By Dana Weiler-Polak
Tags: migrant workers, refugees
Despite the high-profile operation by the immigration authorities to arrest hundreds of illegal immigrants, Israel is still issuing permits to bring in new workers, Haaretz has learned. There are currently tens of thousands, if not hundreds of thousands of migrant workers, though just 56,000 work permits have been issued to caretakers.
In February, Israel began setting up a database on unemployed foreign caretakers to match them with new employers. Work on the database was halted a few weeks ago without any explanation from the government.
The database was part of the state's response to an appeal by the Association for Civil Rights in Israel and the Hotline for Migrant Workers against a procedure that binds a migrant worker's visa to a particular employer. The appeal is due to come before a court today.
The Interior Ministry described the database at the time as a "one-off operation to formalize the status of caretakers without a valid visa and/or who are not employed in their field." The workers were asked to sign into the database by March 15.
The workers who signed up would be given a two-month working permit, after which they were expected to find employment as caretakers or be deported. The database was also supposed to be consulted before issuing work permits to prospective caretakers in the future.
NGOs assisting migrant workers welcomed the creation of the database. "Proper procedure demands the caretaker database to be a permanent component of the new employment policy in caretaking. Its continued operation is essential to ensure the employment of migrant workers brought to Israel but not employed," the organizations wrote in early May to Israel's top immigration official, Yaakov Ganot.
The NGOs also noted that the operation was only advertised on the Interior Ministry's Web site in Hebrew, and in a few daily newspapers in English. As a result, only 1,600 workers signed up before the database project was halted.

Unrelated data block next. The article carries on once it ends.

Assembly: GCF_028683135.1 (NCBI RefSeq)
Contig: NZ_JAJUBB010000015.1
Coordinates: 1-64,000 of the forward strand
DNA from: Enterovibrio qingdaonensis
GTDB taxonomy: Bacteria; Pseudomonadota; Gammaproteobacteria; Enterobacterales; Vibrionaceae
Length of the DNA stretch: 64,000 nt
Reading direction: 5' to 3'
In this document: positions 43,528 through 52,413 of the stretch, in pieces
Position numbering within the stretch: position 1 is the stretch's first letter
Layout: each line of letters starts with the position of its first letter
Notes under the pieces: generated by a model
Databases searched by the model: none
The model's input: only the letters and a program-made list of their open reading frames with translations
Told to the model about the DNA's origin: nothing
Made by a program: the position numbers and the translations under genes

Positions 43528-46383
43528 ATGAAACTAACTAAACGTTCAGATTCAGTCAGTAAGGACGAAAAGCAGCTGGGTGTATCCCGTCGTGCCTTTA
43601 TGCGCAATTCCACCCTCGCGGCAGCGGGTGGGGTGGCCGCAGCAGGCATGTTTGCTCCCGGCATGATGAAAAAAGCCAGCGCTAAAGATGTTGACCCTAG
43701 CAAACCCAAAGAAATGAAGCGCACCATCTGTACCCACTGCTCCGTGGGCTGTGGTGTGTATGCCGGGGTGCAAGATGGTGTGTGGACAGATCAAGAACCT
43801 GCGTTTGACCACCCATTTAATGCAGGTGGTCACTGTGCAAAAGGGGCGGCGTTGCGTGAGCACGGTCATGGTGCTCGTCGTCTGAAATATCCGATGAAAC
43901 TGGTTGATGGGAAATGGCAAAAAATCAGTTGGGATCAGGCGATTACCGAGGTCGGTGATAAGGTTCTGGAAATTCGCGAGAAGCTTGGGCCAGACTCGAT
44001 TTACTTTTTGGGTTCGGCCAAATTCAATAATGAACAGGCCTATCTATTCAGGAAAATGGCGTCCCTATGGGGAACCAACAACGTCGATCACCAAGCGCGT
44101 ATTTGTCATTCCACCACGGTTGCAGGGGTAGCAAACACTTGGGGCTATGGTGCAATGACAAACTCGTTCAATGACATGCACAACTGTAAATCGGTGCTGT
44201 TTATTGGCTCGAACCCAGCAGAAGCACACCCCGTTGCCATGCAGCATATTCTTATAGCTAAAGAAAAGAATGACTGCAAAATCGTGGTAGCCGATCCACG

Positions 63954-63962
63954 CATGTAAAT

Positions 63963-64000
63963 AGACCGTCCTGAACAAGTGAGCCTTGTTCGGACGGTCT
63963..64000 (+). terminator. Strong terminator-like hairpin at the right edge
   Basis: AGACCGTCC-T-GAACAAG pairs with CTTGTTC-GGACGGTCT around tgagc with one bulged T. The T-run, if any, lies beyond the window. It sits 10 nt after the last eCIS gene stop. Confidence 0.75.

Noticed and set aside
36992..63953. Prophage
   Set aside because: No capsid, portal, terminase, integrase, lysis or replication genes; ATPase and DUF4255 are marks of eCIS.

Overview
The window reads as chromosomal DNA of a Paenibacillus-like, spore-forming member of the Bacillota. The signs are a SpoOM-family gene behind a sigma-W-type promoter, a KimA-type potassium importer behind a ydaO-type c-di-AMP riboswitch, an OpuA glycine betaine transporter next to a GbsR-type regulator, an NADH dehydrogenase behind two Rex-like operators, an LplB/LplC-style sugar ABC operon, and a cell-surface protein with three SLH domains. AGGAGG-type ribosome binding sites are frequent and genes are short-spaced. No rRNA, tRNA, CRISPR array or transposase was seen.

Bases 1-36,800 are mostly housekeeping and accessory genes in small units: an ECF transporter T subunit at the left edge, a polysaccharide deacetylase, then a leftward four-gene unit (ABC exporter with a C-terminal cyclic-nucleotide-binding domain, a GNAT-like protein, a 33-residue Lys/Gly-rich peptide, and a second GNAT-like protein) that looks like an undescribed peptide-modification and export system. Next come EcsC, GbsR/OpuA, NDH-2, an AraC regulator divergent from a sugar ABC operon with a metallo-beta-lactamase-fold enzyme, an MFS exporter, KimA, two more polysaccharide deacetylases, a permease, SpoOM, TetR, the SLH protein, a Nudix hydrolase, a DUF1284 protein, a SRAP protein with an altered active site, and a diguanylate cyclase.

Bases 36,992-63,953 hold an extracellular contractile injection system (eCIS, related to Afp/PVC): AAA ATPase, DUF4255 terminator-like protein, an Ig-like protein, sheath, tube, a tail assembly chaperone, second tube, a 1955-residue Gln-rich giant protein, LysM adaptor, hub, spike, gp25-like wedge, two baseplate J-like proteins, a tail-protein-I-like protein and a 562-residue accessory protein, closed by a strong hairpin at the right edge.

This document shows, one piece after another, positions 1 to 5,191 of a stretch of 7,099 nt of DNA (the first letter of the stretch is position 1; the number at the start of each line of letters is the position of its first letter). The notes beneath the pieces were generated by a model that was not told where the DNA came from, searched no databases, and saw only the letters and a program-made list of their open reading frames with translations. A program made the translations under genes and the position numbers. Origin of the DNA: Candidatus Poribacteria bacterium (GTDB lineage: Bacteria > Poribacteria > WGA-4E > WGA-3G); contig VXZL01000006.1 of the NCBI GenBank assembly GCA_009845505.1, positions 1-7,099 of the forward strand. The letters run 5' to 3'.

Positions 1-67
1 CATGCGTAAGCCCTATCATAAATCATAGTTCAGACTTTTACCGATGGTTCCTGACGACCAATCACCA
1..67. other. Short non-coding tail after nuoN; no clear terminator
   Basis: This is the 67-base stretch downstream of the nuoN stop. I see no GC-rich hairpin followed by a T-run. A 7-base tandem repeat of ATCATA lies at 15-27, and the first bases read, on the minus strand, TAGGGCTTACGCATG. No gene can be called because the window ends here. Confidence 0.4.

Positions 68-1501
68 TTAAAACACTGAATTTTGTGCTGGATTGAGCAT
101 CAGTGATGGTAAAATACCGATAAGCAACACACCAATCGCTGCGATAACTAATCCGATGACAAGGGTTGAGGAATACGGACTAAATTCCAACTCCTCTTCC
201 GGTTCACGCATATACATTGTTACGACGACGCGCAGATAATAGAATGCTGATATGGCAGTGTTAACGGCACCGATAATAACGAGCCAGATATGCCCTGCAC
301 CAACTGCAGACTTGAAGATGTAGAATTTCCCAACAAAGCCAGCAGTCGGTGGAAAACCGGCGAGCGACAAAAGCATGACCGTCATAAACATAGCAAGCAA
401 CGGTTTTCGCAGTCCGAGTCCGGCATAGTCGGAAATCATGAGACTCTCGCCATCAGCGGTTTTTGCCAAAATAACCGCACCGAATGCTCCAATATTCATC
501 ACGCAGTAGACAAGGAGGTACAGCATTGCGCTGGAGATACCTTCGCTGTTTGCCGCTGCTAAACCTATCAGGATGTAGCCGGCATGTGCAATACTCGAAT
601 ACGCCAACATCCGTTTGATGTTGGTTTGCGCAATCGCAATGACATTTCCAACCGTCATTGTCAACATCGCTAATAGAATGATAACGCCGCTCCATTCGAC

"The current absurd situation is that NGOs continue to assist workers coming here every day on 'flying visas,' but the same NGOs are also constantly approached by migrants already living in Israel but unemployed and unable to find a new employer," said Rom Levkovich from the Hotline for Mirant Workers. "No one is enforcing the regulation that obliges the authorities to find employment for migrants already in Israel."
Man Rai Bhadur came to Israel illegally from Nepal after paying a $8,000 "arbitration fee" to work as a caretaker. Bhadur tried to sign into the database on time, but a problem with his address slowed the procedure. Last week, the immigration authorities raided Bhadur's house and arrested him. A judge said he should be released to seek a new employer and renew his work visa.
However, Bhadur already had a plane ticket to leave the country, so the verdict was declared invalid. "I wanted to find another job, but they wouldn't sign me in," Bhadur said, speaking from the airport. The judge said I could stay but no one was listening, and it looks like I'll be on a plane within minutes. I don't know how it's going to be out there; I hope I'll be able to survive."
In the meantime, dozens of residents from the town of Arad demonstrated Sunday in front of the Be'er Sheva city hall, where the cabinet was meeting to discuss Israel's outlying areas.
"You can't set up regulations prohibiting migrants from living and working between Gadera and Hedera and then have them all come to our city. The arrests happening now in Tel Aviv will have the same results," said Eliezer Bar Sade, who organized the protest.
"We have received 1,500 refugees who integrated into society here, but no one is giving us the budgets to deal with that, and as a result the residents of the periphery are suffering, if only from losing more and more jobs."